Burning grasslands could help offset carbon emissions - study

Controlled burning through cooler, infrequent fires helps encourage grass growth and can increase root biomass, therefore increasing the amount of carbon stored in an ecosystem.

California forest fires (photo credit: AP)
California forest fires
(photo credit: AP)

A University of Cambridge study has found that, contrary to popular belief, controlled burning of forests and other natural areas can actually increase carbon levels in the soil of forests, savannahs, grasslands and other environments.

The study, which was published in the peer-reviewed scientific journal Nature Geoscience, outlined how planting trees and suppressing wildfires does not necessarily maximize the carbon storage of natural ecosystems, and how controlled burning can be a viable method of carbon storage.

“Using controlled burns in forests to mitigate future wildfire severity is a relatively well-known process. But we’ve found that in ecosystems including temperate forests, savannahs and grasslands, fire can stabilize or even increase soil carbon,” said the study’s lead author Dr. Adam Pellegrini of Cambridge’s Department of Plant Sciences.

Fire burns plant matter and organic layers within the soil, and severe wildfires can take years or even decades to re-accumulate lost soil carbons. The researchers, however, argue that fires can also cause other transformations within soils that can offset these immediate carbon losses – and may ultimately stabilize ecosystem carbon.

 The sky over Jerusalem painted red and filled with smoke following a massive forest fire raging out in a forest near Beit Meir, outside of Jerusalem on August 15, 2021. (credit: OLIVIER FITOUSSI/FLASH90) The sky over Jerusalem painted red and filled with smoke following a massive forest fire raging out in a forest near Beit Meir, outside of Jerusalem on August 15, 2021. (credit: OLIVIER FITOUSSI/FLASH90)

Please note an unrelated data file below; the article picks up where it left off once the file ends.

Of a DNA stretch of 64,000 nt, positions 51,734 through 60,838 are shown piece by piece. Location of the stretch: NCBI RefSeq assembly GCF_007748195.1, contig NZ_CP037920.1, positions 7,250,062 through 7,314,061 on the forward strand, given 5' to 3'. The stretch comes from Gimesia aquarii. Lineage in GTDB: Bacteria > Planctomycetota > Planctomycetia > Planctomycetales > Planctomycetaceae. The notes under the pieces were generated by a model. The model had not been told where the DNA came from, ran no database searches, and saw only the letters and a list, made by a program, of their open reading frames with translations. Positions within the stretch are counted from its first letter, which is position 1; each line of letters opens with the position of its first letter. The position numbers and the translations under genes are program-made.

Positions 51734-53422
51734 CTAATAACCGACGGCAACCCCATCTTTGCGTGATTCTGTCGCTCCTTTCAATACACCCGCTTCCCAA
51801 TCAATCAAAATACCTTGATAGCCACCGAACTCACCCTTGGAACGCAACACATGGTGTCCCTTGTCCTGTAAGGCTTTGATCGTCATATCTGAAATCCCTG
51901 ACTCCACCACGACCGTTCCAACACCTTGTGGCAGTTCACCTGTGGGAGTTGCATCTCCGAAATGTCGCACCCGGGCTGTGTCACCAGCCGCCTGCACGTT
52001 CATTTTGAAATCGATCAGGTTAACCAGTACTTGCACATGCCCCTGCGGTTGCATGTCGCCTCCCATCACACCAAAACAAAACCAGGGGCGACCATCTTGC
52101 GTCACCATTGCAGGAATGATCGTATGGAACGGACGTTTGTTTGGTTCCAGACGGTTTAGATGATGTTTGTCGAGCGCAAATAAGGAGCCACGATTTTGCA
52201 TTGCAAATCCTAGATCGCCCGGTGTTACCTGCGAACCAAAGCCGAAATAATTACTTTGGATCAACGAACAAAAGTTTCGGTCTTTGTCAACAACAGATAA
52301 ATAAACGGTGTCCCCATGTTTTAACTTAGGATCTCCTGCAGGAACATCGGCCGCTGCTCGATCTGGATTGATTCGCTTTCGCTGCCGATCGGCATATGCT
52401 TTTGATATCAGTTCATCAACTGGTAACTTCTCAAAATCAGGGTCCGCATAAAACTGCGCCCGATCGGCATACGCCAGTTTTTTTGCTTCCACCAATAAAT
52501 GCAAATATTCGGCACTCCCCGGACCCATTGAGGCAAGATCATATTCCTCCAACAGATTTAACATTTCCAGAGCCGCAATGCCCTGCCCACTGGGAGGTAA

“Fire is often seen as a bad thing. We hope this new study will show that when managed properly, fire can also be good - both for maintaining biodiversity and for carbon storage,” said Pellegrini.

Fire stabilizes carbon within the soil in several ways: It creates charcoal – which is very resistant to decomposition – and forms physical clumps of soil called “aggregates” that can protect carbon-rich organic matter. Fire can also increase the amount of carbon bound tightly to minerals in the soil.

While intense or frequent fires burn all the plant material that would otherwise decompose and release carbon into the soil, a lack of fires leads to the recycling of soil carbons, meaning organic matter from plants gets consumed by microbes and released as carbon dioxide or methane gas.

Controlled burning through cooler, infrequent fires helps encourage grass growth and can increase root biomass – therefore increasing the amount of carbon stored in an ecosystem.

“Ecosystems can store huge amounts of carbon when the frequency and intensity of fires are just right. It’s all about the balance of carbon going into soils from dead plant biomass, and carbon going out of soils from decomposition, erosion and leaching,” Pellegrini declared.